Australia's Civil Aviation Safety Authority has published new rules that make flying of unmanned aerial craft easier through fewer fees and regulations.
From September 29, commercial drone operators with craft weighing less than 2kg will need only a remotely piloted aircraft (RPA) operator's certificate (ReOC) and to notify the authority.
Flights with unmanned aircraft over 2kg in weight require both a remote pilot licence (RPL) and the ReOC, CASA said.
Whereas previously the authority issued different types of RPA operator certificates depending on the type of craft, such as multi-rotor, fixed-wing or helicopter, it has now simplifed the process.
ReOCs will be authorised in the very small (100 gram to less than 2kg), small (2-25kg, in some cases no more than 7kg), medium (25 - 150kg) and large (over 150kg) classes.
Operators flying over their private land can, however, carry out commercial drone flights with small craft, weighing between two to 25kg, without the need for an ReOC or RePL.
Issued an RePL, they can also fly medium-weight drones (25 to 150kg) over their own properties without an ReOC.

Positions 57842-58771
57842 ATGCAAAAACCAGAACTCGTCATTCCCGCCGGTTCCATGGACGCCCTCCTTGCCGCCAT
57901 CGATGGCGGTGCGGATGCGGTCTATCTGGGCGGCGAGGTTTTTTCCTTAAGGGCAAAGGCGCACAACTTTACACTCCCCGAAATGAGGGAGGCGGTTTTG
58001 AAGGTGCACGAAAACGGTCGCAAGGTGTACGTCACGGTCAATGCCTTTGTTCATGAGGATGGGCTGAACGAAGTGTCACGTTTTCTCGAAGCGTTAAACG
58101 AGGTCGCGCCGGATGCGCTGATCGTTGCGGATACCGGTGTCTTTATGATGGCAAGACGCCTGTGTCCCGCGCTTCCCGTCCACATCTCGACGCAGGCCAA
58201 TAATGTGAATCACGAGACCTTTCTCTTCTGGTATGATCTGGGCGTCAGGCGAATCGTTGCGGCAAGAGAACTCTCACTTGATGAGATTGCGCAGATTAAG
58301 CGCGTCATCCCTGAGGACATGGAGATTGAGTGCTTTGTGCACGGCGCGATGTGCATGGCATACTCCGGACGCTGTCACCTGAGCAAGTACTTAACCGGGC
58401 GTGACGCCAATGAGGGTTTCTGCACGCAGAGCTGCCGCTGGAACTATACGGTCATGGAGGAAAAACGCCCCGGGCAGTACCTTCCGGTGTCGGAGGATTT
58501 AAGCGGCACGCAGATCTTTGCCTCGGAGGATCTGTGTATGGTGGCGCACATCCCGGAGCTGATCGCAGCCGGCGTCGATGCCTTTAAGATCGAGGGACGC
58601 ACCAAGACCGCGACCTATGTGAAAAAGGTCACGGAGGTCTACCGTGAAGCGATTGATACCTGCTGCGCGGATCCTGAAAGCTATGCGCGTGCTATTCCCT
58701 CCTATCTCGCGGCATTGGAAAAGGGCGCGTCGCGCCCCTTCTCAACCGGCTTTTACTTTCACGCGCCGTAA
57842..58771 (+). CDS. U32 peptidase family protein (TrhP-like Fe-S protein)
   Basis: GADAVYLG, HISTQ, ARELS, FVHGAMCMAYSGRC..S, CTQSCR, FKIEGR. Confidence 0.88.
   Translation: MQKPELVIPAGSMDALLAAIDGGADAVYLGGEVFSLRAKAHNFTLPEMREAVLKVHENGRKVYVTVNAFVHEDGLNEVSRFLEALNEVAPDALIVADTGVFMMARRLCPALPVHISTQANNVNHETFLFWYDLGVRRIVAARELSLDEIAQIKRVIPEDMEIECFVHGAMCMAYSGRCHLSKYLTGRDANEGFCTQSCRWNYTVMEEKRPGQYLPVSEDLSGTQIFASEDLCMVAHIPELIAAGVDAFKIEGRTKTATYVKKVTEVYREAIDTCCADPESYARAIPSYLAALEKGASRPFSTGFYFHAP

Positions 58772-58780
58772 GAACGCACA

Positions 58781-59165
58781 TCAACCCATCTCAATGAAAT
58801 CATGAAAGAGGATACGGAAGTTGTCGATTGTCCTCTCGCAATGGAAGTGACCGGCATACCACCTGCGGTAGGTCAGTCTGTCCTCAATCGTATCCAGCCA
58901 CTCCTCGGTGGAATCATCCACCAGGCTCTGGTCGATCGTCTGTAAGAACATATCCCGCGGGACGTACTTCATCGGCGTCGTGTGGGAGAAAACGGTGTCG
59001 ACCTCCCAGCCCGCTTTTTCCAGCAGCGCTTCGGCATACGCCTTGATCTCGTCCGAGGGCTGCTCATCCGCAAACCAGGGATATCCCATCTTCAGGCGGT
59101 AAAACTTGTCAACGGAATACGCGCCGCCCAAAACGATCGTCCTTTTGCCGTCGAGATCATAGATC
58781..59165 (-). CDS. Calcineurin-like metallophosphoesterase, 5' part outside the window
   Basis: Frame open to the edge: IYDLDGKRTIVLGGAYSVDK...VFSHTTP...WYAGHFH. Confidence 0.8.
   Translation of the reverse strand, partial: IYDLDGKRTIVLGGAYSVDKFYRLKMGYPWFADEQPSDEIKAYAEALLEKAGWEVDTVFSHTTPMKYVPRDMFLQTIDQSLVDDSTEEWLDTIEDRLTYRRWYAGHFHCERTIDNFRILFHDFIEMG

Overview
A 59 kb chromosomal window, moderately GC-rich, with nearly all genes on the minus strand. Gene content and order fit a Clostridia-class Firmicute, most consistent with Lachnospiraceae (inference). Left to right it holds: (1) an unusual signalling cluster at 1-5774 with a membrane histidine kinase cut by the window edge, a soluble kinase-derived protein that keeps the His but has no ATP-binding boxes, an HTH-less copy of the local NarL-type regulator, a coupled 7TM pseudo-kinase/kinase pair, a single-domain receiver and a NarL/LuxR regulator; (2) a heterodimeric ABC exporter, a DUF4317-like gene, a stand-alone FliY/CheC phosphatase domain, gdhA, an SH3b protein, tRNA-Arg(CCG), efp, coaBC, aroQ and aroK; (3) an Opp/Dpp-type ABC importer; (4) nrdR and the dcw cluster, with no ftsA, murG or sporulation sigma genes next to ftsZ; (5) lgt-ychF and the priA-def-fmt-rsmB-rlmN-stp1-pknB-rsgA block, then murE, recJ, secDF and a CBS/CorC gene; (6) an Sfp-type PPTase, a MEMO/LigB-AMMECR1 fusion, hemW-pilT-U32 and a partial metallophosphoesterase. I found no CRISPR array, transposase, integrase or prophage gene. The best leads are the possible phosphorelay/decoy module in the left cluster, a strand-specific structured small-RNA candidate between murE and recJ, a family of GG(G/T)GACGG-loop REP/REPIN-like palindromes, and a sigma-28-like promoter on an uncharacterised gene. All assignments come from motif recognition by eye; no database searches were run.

Recreational model aircraft and drone pilots must keep the craft within eyesight and not fly closer than 30 metres to vehicles, boats, buildings and people. Flying over populated beaches, parks or sports ovals is forbidden, and on no account must the drone reach more than 120 metres above the ground in controlled airspace, which covers most Australian cities.
Hobbyist drone pilots are also requested to stay at least 5.5km away from airfields, aerodromes and helicopter landing pads, CASA said.
The new regulations mean that in some cases small commercial drone operators can avoid paying $1400 in regulatory fees and having to develop manuals and documentation to satisfy the authority's requirements.
CASA warned that despite the red tape cutting, the authority would still fine drone pilots who breach the civil aviation act and associated regulations.